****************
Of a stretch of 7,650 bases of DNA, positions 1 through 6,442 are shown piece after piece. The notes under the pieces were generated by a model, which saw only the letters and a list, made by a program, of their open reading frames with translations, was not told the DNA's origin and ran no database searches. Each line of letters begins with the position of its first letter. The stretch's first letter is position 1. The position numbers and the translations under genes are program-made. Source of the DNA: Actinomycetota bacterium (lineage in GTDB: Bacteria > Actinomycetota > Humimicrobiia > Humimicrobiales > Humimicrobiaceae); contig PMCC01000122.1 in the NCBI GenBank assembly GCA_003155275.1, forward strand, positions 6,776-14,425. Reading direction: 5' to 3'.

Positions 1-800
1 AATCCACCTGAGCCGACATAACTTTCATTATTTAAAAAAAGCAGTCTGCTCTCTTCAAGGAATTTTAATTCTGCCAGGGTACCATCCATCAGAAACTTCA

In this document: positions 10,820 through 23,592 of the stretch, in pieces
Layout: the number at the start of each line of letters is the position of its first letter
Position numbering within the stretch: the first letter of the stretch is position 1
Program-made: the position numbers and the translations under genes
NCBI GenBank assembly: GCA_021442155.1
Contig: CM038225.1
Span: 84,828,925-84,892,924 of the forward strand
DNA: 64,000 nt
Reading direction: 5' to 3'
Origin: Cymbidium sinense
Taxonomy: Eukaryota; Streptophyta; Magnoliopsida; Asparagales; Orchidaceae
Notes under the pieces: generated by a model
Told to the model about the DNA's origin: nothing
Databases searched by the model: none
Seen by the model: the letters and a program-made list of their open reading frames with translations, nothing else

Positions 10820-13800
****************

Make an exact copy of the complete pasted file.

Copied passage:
Of a stretch of 7,650 bases of DNA, positions 1 through 6,442 are shown piece after piece. The notes under the pieces were generated by a model, which saw only the letters and a list, made by a program, of their open reading frames with translations, was not told the DNA's origin and ran no database searches. Each line of letters begins with the position of its first letter. The stretch's first letter is position 1. The position numbers and the translations under genes are program-made. Source of the DNA: Actinomycetota bacterium (lineage in GTDB: Bacteria > Actinomycetota > Humimicrobiia > Humimicrobiales > Humimicrobiaceae); contig PMCC01000122.1 in the NCBI GenBank assembly GCA_003155275.1, forward strand, positions 6,776-14,425. Reading direction: 5' to 3'.

Positions 1-800
1 AATCCACCTGAGCCGACATAACTTTCATTATTTAAAAAAAGCAGTCTGCTCTCTTCAAGGAATTTTAATTCTGCCAGGGTACCATCCATCAGAAACTTCA

In this document: positions 10,820 through 23,592 of the stretch, in pieces
Layout: the number at the start of each line of letters is the position of its first letter
Position numbering within the stretch: the first letter of the stretch is position 1
Program-made: the position numbers and the translations under genes
NCBI GenBank assembly: GCA_021442155.1
Contig: CM038225.1
Span: 84,828,925-84,892,924 of the forward strand
DNA: 64,000 nt
Reading direction: 5' to 3'
Origin: Cymbidium sinense
Taxonomy: Eukaryota; Streptophyta; Magnoliopsida; Asparagales; Orchidaceae
Notes under the pieces: generated by a model
Told to the model about the DNA's origin: nothing
Databases searched by the model: none
Seen by the model: the letters and a program-made list of their open reading frames with translations, nothing else

Positions 10820-13800